FacebookTwitterGoogle+RedditEmail

What the Finkelstein Tenure Fight Tells Us About the State of Academia

by ROBERT JENSEN

For two years I have served at the University of Texas at Austin on the faculty committee on “academic freedom and responsibility,” a pairing of concepts that is common in higher education. While there is a fairly broad consensus on what “freedom” means, competing conceptions of “responsibility” lead to two very different ideas about the appropriate role for professors in public life.

On one side is the conventional (which tends to be cowardly), and on the other is the principled (which tends to be progressive). Norman Finkelstein, the controversial DePaul University political scientist, is in trouble because he not only believes in, but puts into practice, this principled interpretation. The conventional view is that professors should be free to investigate any question and go in any direction the truth, as they see it, takes them. But in speaking and writing publicly about their conclusions, faculty should be responsible — which in practice usually means not upsetting people with real power. Faculty who pursue esoteric, self-indulgent, and/or irrelevant research generally will not be bothered (because no one really cares what they are doing), nor will those whose conclusions about relevant subjects are in line with views of the powerful (because their work helps reinforce the structures of power).

The principled view is that faculty members — who have an extraordinarily privileged position in society, being paid to learn and convey that learning to others, with considerable autonomy that is rare in this corporate-capitalist economy, at a more-than-livable wage — have a responsibility to pursue research addressing relevant questions that are meaningful in the lives of real people, especially the most vulnerable struggling for justice. That kind of research is likely to lead to trouble (because it challenges the prerogatives of the powerful to rule as they please).

In other words, academics pursuing their work in responsible fashion (in the principled sense) are the most likely to be labeled irresponsible (in the conventional sense).

Such is Finkelstein’s fate.

The controversy over Finkelstein’s tenure case at DePaul puts on public display the clash of those conflicting definitions of responsibility. He is an accomplished scholar (many who disagree with his Finkelstein’s conclusions acknowledge the quality of his research) and a superb teacher (even his detractors acknowledge his classroom skills). The political science department voted 9-3 and the college committee 5-0 in favor of tenure. But the College of Liberal Arts dean then wrote a letter undermining those endorsements, which suggests that the strong support for Finkelstein among his peers may be ignored by the university’s top administrators, who are expected to decide in June.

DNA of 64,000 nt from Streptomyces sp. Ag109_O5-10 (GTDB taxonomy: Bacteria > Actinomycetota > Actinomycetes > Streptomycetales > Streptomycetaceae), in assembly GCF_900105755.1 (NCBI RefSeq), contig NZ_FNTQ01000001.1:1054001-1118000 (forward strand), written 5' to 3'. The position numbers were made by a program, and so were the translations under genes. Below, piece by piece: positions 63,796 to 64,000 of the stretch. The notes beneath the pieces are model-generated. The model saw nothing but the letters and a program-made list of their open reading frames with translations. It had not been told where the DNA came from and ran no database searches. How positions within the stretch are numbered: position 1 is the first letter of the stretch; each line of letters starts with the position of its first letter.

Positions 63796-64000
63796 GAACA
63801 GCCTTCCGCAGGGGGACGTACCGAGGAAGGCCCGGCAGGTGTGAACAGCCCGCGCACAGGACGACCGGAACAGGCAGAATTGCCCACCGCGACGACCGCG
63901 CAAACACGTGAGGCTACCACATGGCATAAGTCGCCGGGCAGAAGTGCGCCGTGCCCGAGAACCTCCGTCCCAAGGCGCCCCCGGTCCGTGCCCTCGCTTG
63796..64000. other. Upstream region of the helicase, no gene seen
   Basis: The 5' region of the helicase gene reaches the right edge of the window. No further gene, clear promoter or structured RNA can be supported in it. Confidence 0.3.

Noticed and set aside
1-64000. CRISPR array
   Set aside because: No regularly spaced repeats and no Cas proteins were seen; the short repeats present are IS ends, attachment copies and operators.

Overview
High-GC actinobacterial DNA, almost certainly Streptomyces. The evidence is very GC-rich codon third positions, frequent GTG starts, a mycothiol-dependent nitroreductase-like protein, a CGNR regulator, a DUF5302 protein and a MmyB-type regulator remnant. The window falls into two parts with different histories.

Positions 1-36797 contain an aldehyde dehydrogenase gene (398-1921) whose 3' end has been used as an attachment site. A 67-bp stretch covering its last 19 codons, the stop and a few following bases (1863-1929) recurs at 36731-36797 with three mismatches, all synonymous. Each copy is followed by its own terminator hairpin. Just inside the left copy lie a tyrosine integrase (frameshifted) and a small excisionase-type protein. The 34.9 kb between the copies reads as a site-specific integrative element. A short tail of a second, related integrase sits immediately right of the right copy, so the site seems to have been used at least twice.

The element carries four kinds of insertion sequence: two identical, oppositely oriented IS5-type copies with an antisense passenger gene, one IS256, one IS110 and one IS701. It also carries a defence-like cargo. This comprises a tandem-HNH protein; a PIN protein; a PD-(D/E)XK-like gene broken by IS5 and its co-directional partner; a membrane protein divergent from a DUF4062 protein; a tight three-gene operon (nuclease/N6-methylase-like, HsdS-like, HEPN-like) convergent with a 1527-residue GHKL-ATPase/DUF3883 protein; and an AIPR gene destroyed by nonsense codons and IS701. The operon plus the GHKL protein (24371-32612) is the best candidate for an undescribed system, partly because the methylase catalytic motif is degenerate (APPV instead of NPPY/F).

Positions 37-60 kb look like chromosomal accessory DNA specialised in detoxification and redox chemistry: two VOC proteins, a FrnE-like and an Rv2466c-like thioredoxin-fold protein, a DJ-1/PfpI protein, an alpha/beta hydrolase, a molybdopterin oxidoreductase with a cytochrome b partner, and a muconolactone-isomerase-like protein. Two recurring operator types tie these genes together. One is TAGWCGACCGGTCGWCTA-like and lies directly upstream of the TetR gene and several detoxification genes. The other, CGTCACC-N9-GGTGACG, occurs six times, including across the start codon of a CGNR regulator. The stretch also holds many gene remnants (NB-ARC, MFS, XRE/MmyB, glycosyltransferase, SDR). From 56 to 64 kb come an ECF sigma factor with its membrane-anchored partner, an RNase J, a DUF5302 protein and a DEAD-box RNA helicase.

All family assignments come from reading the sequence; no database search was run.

By the promotion standards of universities such as DePaul, Finkelstein clearly deserves the job security that comes with tenure. But we all have a stake in his fate — if we want universities to be a place where critical thinking is encouraged.

Finkelstein has been a provocative scholar since graduate school, when he dared to critique Joan Peters’ 1984 book From Time Immemorial, a fraudulent attempt to discredit Palestinian claims to their land occupied by Israel. Displaying considerable courage in the face of those happy to use Peters’ book to justify undermining the legitimate aspirations of the Palestinian people, Finkelstein challenged the bogus factual claims of the book and embarrassed those in the political and academic establishment who had praised the book.

>From there, Finkelstein has pursued research not only about the Israel/Palestine conflict but the Holocaust and the politics of reparations. His recent books and public comments have only increased the numbers who would like to silence him and the intensity of those campaigns. Finkelstein’s critique of the work of Alan Dershowitz has upped the ante; the media-savvy Harvard law professor has made it a point to torpedo Finkelstein’s career.

I have never met Finkelstein, though I did once interview him over the phone for a radio program I produced about Middle East issues. I have listened to, or read transcripts of, interviews with him, and I find him contentious but consistently insightful. I have read his well-researched and well-reasoned books on the Middle East and found them helpful in my work. I’ve concluded that Finkelstein is (1) probably not temperamentally suited for the role of a facilitator or mediator, and (2) unquestionably a first-rate intellectual doing important work to bring to light sometimes harsh truths about the way power is exercised in this world.

In short, Finkelstein is using his academic freedom responsibly.

Yes, he is polemical in public, sometimes harsh toward opponents, maybe even a bit cantankerous at times, which leaves me wishing Finkelstein were a colleague at my university. If I were a student at DePaul, I would sign up for any class he was teaching. We could use more like him in academic life.

When personnel decisions at DePaul are made next month, if Finkelstein’s name is not on the list of those granted tenure it will be no doubt a difficult day for him and a tragic one for anyone who cares about free and responsible intellectual inquiry.